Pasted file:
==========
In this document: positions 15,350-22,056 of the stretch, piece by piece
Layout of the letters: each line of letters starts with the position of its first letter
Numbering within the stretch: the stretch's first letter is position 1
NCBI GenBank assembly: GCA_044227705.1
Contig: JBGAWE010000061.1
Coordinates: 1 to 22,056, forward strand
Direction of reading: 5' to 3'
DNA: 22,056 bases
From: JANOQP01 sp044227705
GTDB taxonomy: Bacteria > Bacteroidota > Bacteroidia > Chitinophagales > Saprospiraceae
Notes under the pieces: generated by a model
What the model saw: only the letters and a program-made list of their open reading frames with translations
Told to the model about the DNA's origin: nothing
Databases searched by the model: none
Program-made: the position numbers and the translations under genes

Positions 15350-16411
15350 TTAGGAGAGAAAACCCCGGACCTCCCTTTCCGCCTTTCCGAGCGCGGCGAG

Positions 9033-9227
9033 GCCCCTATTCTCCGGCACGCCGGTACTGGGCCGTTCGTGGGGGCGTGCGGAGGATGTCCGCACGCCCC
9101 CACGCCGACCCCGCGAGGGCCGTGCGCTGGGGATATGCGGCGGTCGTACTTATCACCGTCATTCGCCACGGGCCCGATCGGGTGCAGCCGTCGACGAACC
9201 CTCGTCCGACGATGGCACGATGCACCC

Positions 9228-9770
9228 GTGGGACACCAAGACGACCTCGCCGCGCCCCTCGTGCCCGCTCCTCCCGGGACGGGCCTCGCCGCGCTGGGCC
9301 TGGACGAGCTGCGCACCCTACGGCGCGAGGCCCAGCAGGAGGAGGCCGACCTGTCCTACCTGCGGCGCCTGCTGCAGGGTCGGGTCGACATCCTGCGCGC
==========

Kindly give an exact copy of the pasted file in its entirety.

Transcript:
In this document: positions 15,350-22,056 of the stretch, piece by piece
Layout of the letters: each line of letters starts with the position of its first letter
Numbering within the stretch: the stretch's first letter is position 1
NCBI GenBank assembly: GCA_044227705.1
Contig: JBGAWE010000061.1
Coordinates: 1 to 22,056, forward strand
Direction of reading: 5' to 3'
DNA: 22,056 bases
From: JANOQP01 sp044227705
GTDB taxonomy: Bacteria > Bacteroidota > Bacteroidia > Chitinophagales > Saprospiraceae
Notes under the pieces: generated by a model
What the model saw: only the letters and a program-made list of their open reading frames with translations
Told to the model about the DNA's origin: nothing
Databases searched by the model: none
Program-made: the position numbers and the translations under genes

Positions 15350-16411
15350 TTAGGAGAGAAAACCCCGGACCTCCCTTTCCGCCTTTCCGAGCGCGGCGAG

Positions 9033-9227
9033 GCCCCTATTCTCCGGCACGCCGGTACTGGGCCGTTCGTGGGGGCGTGCGGAGGATGTCCGCACGCCCC
9101 CACGCCGACCCCGCGAGGGCCGTGCGCTGGGGATATGCGGCGGTCGTACTTATCACCGTCATTCGCCACGGGCCCGATCGGGTGCAGCCGTCGACGAACC
9201 CTCGTCCGACGATGGCACGATGCACCC

Positions 9228-9770
9228 GTGGGACACCAAGACGACCTCGCCGCGCCCCTCGTGCCCGCTCCTCCCGGGACGGGCCTCGCCGCGCTGGGCC
9301 TGGACGAGCTGCGCACCCTACGGCGCGAGGCCCAGCAGGAGGAGGCCGACCTGTCCTACCTGCGGCGCCTGCTGCAGGGTCGGGTCGACATCCTGCGCGC